Exclusive – Welcome to Boon Hill Project Creator Talks About His Graveyard Simulator
If you recall our most recent Kickstarter Spotlight you’re already aware that we’ve recently been following a wholly unique Kickstarter video game project called Welcome to Boon Hill. The project creator, Matthew Ritter was kind enough to tell me more about his motivations for creating gaming’s first graveyard simulator. From the time I’ve spent exchanging pleasantries with Matthew it isn’t hard to see that he’s a unique person with a very eclectic personality. Where many question the concept of a “graveyard simulator” I tend to almost immediately take interest. Unlike Matthew I haven’t spent much time in graveyards lurking about, but I do commute via mass transit and sometimes it’s hard NOT to wonder who all these silent people are that fill the rows of my 8:20 bus commute.
Dylan: Welcome to Boon Hill was inspired by the time you’ve spent in real grave yards. What is the most memorable epitaph you’ve ever read?
Matthew: It changes a lot. It’s hard to say what would be the most memorable one. Epitaphs aren’t actually all that common (at least not complex ones) in real graveyards. Mostly it just says someone’s name and the date they lived and died. Sometimes with a ‘in loving memory’ or ‘loving wife’ sort of deal. If there is anything more it is almost always religiously based in some way. I of course prefer the ones that have something more on them. Often it isn’t the epitaph itself (of which there are great ones) that really makes a grave memorable. Probably the most memorable grave I’ve seen in recent time I came upon, was a grave for a young child. Dangling from the tree over the grave were a bunch of dolls and toys. It was both creepy and a bit sad. The suggested story though of a life lived and the love of the family was powerful.
Dylan: Almost all of Boon Hill’ concept art consists of a single color that accentuates the character and scenery (ie the groundskeeper) The piece that initially drew my eye is of the character we’ll most likely be playing as with his hand on a headstone. Can you think of any reason you chose to colorize this piece with more detail than the others?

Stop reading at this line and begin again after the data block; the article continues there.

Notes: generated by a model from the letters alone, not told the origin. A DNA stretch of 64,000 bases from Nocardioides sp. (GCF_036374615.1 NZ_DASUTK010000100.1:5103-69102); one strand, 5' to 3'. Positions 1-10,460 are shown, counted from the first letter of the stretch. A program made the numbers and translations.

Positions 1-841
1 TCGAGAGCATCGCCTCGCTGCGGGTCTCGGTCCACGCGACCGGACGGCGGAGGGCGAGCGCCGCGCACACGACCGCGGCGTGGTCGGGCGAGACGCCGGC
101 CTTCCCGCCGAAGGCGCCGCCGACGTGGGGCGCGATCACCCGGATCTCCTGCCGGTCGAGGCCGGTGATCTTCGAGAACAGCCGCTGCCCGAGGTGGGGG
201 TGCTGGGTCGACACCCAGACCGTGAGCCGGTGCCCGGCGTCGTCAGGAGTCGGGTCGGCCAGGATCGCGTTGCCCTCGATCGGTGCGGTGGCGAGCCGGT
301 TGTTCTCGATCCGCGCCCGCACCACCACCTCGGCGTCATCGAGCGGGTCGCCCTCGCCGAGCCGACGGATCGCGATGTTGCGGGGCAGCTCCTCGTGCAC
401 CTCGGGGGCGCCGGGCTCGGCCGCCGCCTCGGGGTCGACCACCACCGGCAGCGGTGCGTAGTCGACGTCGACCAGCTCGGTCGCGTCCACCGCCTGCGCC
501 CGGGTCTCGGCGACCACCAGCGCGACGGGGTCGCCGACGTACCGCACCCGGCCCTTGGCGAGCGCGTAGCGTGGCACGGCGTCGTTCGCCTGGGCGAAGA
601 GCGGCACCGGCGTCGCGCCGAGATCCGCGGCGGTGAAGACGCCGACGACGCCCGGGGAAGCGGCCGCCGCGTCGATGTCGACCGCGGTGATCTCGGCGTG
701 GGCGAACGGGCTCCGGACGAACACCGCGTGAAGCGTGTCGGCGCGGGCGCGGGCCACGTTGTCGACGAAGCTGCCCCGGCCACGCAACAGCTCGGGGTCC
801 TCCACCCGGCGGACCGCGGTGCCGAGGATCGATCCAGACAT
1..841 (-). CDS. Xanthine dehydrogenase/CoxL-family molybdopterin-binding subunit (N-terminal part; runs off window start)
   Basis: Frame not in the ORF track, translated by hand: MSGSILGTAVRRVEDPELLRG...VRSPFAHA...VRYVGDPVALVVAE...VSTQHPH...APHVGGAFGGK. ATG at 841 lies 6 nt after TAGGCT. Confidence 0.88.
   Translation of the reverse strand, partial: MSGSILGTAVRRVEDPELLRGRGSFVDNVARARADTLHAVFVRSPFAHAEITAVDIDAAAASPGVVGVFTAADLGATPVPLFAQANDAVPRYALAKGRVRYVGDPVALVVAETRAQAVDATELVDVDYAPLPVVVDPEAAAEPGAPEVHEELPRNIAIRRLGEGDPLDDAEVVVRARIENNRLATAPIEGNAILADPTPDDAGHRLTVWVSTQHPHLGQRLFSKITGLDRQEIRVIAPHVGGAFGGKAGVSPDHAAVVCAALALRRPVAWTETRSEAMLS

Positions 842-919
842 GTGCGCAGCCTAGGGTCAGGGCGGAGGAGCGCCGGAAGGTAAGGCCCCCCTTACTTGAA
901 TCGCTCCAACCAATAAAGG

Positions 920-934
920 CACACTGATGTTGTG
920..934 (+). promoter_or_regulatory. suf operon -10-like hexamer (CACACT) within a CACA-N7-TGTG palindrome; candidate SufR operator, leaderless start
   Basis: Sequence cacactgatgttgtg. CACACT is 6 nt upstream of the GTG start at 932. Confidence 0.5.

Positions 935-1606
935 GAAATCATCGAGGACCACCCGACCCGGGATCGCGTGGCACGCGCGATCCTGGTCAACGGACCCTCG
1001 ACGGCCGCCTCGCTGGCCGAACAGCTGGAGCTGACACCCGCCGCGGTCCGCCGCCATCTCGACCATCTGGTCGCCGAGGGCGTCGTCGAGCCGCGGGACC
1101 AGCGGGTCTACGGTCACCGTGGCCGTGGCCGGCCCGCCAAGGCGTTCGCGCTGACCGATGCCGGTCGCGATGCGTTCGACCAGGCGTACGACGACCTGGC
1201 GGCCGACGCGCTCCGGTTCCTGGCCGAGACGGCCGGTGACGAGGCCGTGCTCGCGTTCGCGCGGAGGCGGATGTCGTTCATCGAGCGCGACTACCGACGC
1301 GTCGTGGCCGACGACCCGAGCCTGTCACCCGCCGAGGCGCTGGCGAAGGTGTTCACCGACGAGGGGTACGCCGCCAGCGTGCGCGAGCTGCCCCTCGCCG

Matthew: The one that drew your eye was actually the first one. This was done before the whole single color thing had been started. As I think more monochrome looking stuff is pretty. So, that’s the reason he’s colored and everything else is more single tone.
Dylan: Boon Hill will consist of an estimated one thousand gravestones, where will your inspiration for producing that many epitaphs come from?
Matthew: Real epitaphs, real people, fake people, everything and everywhere. We’ve made a timeline of the town of Boon Hill and the epitaphs will hopefully give a sense of time and history. Following this place as it develops. Changing in tone depending on where in the graveyard you are.
Dylan: How successful did you initially think your Kickstarter would be?
Matthew: Not as successful as it was/is. It’s a strange game idea, that might not even be able to be described as a game. Admittedly, I was expecting to be laughed off the internet. To me though, the response has been overwhelming. Some people try and tell me that there are tons of other kickstarters and other crowd funding projects making so much more money than mine. Which is great for them. For the idea I have and the game I’m trying to make? The amounts I’m getting are amazing. I can’t thank enough everyone who’s supported it so far, and those that will support it in the future. Complete strangers who I can’t pester constantly thinking my idea is good enough to back with real money.
Dylan: Boon Hill will give players a means of igniting their imaginations, and the freedom to fill in the blanks. This concept has been little explored as of recent in mainstream gaming. What is your favorite use of subtext or inferred story in video games?